Four ways to reduce security risks using software updates and deployment resources

Young Multiethnic Female Government Employee Uses Tablet Computer in System Control Monitoring Center.

Keeping software updated is fundamental and there are successful strategies to further enhance your organization’s security posture.

The Cybersecurity and Infrastructure Security Agency (CISA) leads a national effort to understand, manage, and reduce risk to cyber and physical infrastructure. Recently, CISA published Binding Operational Directive 22-01 — Reducing the Significant Risk of Known Exploited Vulnerabilities (KEV). This directive established a new CISA-managed vulnerability catalog and established requirements for government agencies to remediate KEV catalog entries that are applicable to their IT environments. Rather than have agencies prioritize thousands of published vulnerabilities that may not be as likely in a real-world attack, this directive shifts the focus to prioritizing the most active threats in the industry. Each KEV catalog entry includes a clear remediation action with due date, such as a vendor provided update or other configuration instruction. CISA will update the KEV catalog as new exploits are identified. This directive and catalog enhances, but does not replace, the existing remediation requirements for critical and high vulnerabilities on federal information systems.

Adobe fully supports these cybersecurity initiatives, and offers the following recommended strategies for consideration:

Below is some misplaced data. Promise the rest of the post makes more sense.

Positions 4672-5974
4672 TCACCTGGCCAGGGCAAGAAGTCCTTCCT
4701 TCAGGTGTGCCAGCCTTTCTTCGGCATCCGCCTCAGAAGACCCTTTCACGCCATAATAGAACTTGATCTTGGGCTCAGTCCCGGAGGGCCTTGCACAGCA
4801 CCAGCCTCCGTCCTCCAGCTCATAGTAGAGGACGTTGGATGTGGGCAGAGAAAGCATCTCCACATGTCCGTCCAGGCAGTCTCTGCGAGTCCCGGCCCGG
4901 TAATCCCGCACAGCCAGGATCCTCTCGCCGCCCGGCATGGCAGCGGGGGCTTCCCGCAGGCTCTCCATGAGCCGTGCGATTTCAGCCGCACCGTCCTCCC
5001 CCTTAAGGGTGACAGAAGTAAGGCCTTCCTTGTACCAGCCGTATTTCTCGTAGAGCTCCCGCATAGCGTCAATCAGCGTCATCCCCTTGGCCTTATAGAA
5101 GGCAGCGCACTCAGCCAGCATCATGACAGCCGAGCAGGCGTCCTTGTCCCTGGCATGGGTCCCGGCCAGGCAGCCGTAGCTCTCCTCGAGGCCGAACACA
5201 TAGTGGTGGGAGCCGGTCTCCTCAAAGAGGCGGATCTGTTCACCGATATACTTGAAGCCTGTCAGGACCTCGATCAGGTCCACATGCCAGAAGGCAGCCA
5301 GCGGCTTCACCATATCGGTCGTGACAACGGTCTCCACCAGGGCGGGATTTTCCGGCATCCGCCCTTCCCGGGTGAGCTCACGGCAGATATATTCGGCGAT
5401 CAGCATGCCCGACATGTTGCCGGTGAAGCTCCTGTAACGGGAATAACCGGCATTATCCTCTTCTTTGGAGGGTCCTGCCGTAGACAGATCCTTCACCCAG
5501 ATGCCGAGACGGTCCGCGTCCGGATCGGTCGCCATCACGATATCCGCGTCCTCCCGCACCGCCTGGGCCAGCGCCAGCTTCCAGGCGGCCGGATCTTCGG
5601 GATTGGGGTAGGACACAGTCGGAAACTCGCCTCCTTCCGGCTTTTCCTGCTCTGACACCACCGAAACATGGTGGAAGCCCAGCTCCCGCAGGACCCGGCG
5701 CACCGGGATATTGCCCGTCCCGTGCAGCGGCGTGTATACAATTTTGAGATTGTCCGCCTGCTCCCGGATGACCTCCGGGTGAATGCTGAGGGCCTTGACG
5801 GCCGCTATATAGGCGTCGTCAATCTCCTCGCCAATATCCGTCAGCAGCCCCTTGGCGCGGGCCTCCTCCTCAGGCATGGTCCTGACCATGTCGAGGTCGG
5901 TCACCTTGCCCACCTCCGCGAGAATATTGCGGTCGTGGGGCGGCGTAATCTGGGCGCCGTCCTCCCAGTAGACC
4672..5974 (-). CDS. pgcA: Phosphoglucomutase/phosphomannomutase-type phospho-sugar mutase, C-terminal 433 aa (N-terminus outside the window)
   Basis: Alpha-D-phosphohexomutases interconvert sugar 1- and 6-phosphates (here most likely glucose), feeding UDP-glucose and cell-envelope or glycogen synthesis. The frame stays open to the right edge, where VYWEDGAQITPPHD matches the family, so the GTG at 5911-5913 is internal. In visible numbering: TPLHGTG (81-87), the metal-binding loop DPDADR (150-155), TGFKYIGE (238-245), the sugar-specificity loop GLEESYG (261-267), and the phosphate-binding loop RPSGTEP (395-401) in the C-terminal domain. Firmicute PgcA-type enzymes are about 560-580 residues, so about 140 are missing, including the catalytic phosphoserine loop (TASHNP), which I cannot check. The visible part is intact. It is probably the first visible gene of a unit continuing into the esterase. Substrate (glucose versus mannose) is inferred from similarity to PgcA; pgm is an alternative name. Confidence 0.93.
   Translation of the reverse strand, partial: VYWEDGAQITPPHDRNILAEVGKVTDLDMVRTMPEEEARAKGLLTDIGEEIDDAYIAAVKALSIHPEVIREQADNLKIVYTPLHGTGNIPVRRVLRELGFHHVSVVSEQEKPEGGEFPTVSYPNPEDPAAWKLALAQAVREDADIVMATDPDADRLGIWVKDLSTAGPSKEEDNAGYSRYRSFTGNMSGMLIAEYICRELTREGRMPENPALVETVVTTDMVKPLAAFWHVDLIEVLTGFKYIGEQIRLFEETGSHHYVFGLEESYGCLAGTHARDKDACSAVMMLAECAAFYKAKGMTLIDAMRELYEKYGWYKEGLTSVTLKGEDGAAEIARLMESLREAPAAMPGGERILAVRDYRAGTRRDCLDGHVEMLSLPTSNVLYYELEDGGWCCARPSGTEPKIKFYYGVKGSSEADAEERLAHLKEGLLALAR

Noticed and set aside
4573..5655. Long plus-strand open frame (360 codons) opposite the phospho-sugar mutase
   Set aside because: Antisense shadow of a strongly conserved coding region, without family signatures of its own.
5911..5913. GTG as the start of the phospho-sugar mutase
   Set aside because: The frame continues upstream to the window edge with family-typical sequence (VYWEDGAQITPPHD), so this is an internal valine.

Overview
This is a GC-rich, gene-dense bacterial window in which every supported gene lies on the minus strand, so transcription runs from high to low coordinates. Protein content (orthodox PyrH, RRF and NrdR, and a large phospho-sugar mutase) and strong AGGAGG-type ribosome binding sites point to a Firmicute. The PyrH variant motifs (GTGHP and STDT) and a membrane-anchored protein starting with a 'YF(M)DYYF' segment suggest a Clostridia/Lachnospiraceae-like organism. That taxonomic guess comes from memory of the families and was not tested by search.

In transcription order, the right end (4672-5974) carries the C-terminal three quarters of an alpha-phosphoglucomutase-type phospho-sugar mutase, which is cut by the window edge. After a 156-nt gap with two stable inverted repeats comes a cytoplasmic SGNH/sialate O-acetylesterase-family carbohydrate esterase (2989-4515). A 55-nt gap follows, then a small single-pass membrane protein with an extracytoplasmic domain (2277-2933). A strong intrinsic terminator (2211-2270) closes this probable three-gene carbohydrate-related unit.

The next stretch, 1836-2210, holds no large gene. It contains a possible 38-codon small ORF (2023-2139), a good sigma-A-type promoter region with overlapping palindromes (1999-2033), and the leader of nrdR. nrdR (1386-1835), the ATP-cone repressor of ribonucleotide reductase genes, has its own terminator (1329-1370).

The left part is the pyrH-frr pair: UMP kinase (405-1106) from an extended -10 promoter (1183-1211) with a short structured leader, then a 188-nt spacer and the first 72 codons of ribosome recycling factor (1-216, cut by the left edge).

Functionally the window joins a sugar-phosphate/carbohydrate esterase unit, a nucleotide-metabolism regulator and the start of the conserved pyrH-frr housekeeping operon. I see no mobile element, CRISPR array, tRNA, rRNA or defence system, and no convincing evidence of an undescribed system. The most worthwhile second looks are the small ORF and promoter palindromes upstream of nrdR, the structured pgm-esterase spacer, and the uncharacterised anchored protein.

1. Subscribe to security notification services

    Have your security team subscribe to important updates via email, from both government and applicable IT vendors in your environment. Visit the CISA KVE site to subscribe to the Known Exploited Vulnerabilities catalog update bulletin. For Adobe products and services, utilize the Security Notification Service which provides automatic email notifications whenever Adobe specific security bulletins are published with their Common Vulnerability and Exposure (CVE) numbers. If you need to report an Adobe security issue, please use the appropriate contacts on our website.

  2. Quickly install software updates as they are released

    Software updates can include new features and capabilities, but also important stability improvements and security updates. Many desktop applications and mobile app stores include update mechanisms that regularly check and install these updates automatically — and customers are encouraged to maintain this default setting as applicable. For mission critical enterprises with large software deployments, and not always connected to the internet — these systems should still be administratively updated as quickly as possible. Every second a security update is not deployed, is another second a door is left open to malicious actors — that could have been mitigated.

  3. Utilize enterprise deployment, configuration, and support resources

    Many Windows desktop applications can be centrally managed via Microsoft System Center Confirmation Manager (SCCM) — now a part of the Microsoft Endpoint Configuration Manager (CM) — and Mac desktop applications can also be managed with Apple Remote Desktop (ARD). Adobe provides instructions for using CM and ARD to deploy Creative desktop updates as well as CM and ARD for Acrobat, too.